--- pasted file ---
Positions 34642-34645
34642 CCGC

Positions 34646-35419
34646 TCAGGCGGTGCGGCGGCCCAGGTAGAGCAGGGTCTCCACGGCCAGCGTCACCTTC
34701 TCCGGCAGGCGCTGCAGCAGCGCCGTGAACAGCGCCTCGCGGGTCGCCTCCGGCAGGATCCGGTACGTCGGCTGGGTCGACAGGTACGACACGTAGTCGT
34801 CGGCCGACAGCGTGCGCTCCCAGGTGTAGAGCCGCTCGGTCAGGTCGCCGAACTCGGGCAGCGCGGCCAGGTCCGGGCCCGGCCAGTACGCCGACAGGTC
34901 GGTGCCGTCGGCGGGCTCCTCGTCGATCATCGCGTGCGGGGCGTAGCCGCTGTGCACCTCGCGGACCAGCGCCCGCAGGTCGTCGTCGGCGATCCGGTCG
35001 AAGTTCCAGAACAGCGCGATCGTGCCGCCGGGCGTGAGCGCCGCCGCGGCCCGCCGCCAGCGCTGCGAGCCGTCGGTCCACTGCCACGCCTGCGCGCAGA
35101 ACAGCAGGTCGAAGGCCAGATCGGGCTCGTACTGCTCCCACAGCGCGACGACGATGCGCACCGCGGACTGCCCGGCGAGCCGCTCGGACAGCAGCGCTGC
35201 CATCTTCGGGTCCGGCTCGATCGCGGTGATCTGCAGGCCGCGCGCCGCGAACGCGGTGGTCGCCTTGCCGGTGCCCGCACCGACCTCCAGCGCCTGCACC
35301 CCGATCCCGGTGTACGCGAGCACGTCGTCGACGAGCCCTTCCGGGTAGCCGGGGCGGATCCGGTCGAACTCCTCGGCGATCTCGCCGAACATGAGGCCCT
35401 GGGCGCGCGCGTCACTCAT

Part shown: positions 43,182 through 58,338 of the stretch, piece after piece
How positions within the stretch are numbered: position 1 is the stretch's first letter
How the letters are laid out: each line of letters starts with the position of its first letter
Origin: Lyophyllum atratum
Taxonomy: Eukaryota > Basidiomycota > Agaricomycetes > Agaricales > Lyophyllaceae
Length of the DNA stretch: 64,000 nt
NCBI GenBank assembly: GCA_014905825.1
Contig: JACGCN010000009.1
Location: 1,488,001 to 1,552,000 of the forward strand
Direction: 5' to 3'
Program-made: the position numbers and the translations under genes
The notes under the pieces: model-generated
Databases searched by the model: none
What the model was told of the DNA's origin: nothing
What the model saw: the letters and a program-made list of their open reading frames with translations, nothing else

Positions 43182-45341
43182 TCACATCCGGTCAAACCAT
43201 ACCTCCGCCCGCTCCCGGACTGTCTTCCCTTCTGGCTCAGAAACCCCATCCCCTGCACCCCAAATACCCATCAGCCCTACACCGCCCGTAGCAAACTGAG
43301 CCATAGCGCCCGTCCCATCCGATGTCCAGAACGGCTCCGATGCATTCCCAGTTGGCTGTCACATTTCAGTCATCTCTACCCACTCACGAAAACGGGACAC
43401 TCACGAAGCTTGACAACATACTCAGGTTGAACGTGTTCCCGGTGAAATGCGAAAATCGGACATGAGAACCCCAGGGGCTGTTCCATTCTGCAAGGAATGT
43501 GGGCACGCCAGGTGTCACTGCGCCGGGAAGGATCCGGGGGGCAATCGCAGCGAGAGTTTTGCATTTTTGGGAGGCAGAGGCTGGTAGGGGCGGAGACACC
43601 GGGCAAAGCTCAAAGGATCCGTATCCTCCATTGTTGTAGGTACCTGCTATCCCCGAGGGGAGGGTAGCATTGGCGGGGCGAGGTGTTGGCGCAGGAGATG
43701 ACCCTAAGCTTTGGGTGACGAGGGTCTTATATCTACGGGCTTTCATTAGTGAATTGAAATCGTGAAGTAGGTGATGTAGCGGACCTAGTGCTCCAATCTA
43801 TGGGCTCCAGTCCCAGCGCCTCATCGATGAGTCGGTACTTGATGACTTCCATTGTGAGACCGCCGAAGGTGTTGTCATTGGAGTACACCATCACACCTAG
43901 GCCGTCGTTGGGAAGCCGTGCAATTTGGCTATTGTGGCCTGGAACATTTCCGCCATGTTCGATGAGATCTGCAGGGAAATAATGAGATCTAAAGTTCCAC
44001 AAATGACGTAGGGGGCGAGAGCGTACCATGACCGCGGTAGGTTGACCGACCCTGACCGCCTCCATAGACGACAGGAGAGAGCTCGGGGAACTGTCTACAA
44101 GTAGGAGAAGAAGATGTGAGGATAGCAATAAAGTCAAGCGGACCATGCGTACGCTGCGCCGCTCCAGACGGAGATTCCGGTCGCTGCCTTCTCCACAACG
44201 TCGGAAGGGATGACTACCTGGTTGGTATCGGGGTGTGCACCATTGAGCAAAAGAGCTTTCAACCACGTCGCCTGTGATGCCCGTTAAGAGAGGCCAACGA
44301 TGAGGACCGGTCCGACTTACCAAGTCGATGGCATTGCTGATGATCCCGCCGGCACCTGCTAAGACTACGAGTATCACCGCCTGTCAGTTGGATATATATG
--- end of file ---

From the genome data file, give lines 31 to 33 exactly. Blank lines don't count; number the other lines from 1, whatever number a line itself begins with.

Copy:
43301 CCATAGCGCCCGTCCCATCCGATGTCCAGAACGGCTCCGATGCATTCCCAGTTGGCTGTCACATTTCAGTCATCTCTACCCACTCACGAAAACGGGACAC
43401 TCACGAAGCTTGACAACATACTCAGGTTGAACGTGTTCCCGGTGAAATGCGAAAATCGGACATGAGAACCCCAGGGGCTGTTCCATTCTGCAAGGAATGT
43501 GGGCACGCCAGGTGTCACTGCGCCGGGAAGGATCCGGGGGGCAATCGCAGCGAGAGTTTTGCATTTTTGGGAGGCAGAGGCTGGTAGGGGCGGAGACACC